Reader Mailbag: Mockingbird Hill

What’s inside? Here are the questions answered in today’s reader mailbag, boiled down to five word summaries. Click on the number to jump straight down to the question.
1. Primerica concerns
2. Different goals among partners
3. Buying a tablet
4. Ending allowance
5. Retiring young
6. Starting a community group
7. Life insurance advice
8. Ads in magazines
9. Dream job and pregancy
10. Speeding and saving money

When I was little, my mother used to sing the song Mockingbird Hill to me as I was falling asleep. My memories of it are vague, as are most memories of early childhood, but that song will always have a warm familiarity for me.

Now, whenever my mother puts my children to bed, she sings Mockingbird Hill to them as well. I can hear her singing it to them in the next room as I type this.

It’s one of those warm continuations of family tradition.

Q1: Primerica concerns
I have a question regarding Primerica. My brother is recently returned from active duty service and living in the Des Moines area. He is only getting calls from insurance companies like Primerica. I hadn’t heard of them before, but apparently they target middle-class people, solely by word of mouth and networking, and sell term life insurance. The gimmick (in my mind) is that they give you “free” financial advice – that is, show you how to make room in your budget to afford their product – and then sell you on a product. In theory, I don’t disagree with their mission – to help people understand fiances better and plan for the future – but their practices of: 1) commission-only sales, 2) a pyramid-like structure (paying most of your first few, and presumably easiest, sales to the upper management), and 3) sending agents out to give financial advice without adequate training have me very skeptical about how and if their style/tactics are aligned with their stated values. My question for you: do you know of any good background digging on companies like Primerica? Their rhetoric is very dense and appeals to the all-American middle-class values that my family and most of your readers probably embrace. I’m just looking for some detailed analysis and an objective view point of what this company (and others like it) really do. I’d appreciate your opinions or insight, as well as any information you might have on these kinds of groups.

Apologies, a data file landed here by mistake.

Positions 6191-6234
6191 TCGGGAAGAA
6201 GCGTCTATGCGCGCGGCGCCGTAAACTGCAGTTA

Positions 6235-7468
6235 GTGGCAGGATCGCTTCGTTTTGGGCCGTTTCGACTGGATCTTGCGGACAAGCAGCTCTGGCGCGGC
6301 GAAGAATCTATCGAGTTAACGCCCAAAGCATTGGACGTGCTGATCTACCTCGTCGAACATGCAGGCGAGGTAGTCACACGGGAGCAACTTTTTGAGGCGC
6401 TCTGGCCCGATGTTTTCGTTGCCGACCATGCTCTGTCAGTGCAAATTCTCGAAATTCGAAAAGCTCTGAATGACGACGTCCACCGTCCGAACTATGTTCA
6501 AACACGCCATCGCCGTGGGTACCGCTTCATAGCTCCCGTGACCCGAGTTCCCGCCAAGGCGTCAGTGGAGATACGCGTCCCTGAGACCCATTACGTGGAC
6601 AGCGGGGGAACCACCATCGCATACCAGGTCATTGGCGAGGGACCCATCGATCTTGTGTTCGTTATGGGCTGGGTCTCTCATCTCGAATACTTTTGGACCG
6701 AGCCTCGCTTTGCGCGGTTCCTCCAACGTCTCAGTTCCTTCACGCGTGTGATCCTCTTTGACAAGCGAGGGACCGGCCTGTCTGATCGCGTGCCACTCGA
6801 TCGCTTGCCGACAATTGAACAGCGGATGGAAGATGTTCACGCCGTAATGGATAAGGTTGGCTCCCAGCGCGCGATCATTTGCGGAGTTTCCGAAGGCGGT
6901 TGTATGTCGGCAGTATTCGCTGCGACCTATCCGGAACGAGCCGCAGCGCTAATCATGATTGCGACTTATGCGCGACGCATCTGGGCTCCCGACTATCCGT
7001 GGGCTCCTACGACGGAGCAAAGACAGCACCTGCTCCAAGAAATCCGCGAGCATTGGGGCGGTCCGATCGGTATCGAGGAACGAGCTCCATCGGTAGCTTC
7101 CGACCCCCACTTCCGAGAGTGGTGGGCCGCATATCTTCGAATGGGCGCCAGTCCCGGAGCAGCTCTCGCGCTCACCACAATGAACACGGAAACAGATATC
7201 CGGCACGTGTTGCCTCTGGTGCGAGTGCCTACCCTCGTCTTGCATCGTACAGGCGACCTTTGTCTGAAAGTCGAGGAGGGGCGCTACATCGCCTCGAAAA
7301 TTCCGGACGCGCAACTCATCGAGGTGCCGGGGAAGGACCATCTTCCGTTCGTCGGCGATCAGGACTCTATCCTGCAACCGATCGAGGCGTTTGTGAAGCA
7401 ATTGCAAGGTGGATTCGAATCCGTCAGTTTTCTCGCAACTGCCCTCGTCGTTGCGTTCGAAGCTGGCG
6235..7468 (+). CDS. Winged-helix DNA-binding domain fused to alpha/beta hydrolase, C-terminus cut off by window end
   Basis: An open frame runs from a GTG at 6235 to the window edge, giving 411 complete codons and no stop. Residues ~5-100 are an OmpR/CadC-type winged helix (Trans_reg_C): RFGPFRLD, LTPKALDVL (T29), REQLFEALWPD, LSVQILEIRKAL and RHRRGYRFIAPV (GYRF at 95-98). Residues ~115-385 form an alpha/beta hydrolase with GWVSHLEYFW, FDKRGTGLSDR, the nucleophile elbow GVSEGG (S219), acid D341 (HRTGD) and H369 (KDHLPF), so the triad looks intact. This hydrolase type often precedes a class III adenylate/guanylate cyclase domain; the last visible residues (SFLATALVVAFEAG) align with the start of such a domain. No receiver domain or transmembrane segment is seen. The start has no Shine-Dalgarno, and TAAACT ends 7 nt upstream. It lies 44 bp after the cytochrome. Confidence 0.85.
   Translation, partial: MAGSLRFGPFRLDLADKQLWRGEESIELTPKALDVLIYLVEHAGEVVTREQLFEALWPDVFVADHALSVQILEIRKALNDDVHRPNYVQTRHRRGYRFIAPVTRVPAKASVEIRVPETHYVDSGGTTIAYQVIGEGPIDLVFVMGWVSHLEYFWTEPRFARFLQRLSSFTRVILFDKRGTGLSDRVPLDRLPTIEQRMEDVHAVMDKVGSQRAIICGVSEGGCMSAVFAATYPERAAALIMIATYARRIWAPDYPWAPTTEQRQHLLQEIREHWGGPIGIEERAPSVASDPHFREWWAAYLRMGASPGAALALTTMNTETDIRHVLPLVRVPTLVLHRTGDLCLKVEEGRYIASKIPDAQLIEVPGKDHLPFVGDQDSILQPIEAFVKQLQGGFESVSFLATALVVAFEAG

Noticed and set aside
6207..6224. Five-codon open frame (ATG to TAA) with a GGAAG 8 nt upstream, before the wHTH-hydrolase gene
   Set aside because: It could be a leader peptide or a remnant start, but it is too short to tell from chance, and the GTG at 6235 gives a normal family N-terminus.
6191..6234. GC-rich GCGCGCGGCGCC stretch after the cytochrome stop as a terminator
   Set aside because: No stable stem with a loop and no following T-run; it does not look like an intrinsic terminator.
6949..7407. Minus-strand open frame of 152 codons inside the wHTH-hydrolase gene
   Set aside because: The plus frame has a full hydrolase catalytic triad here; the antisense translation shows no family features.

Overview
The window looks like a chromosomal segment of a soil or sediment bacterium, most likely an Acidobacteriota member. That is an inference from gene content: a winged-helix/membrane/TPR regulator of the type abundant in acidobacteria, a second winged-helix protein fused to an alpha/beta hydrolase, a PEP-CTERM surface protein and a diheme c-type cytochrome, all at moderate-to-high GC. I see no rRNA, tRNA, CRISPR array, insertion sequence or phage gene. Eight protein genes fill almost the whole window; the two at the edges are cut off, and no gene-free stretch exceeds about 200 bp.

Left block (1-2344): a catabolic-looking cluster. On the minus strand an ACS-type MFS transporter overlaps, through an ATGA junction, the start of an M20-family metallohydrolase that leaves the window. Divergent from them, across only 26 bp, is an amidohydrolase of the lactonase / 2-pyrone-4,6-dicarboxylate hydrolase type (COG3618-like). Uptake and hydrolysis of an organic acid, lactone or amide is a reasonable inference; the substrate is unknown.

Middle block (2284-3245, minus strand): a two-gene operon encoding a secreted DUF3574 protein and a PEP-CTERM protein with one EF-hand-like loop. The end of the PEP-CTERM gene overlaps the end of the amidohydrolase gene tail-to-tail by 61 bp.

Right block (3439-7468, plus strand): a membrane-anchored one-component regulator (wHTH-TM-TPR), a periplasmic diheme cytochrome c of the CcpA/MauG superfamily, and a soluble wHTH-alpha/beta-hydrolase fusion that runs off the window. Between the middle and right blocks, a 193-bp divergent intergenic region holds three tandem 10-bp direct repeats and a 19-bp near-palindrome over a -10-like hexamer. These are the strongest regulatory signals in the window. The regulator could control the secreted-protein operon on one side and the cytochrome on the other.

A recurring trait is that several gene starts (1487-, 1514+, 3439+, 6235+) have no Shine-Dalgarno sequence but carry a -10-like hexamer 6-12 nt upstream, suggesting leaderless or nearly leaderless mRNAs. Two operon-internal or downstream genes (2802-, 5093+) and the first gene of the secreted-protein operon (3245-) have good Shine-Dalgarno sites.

- Ellen

Primerica functions pretty much like any other multi-level marketing company. Other well-known examples include Amway, Scentsy, AdvoCare, Pampered Chef, Mary Kay, and Avon.

You describe the basic tenets of MLM pretty well – a pyramid-like structure where portions of sales proceeds go up the chain. Primerica simply uses that model when selling financial products like mutual funds and insurance, much like Pampered Chef sells kitchen goods and Mary Kay sells beauty products.

I am not a fan of the MLM model. It encourages the salespeople on the ground to use their friendships as the basis for business growth, and a significant portion of the money that you earn from selling to a friend goes up the chain to other people. I don’t like any business that requires you to treat your friends as customers. It also requires a lot of sales skill to succeed, and a person with that level of sales skill can find more success in other businesses.

Q2: Different goals among partners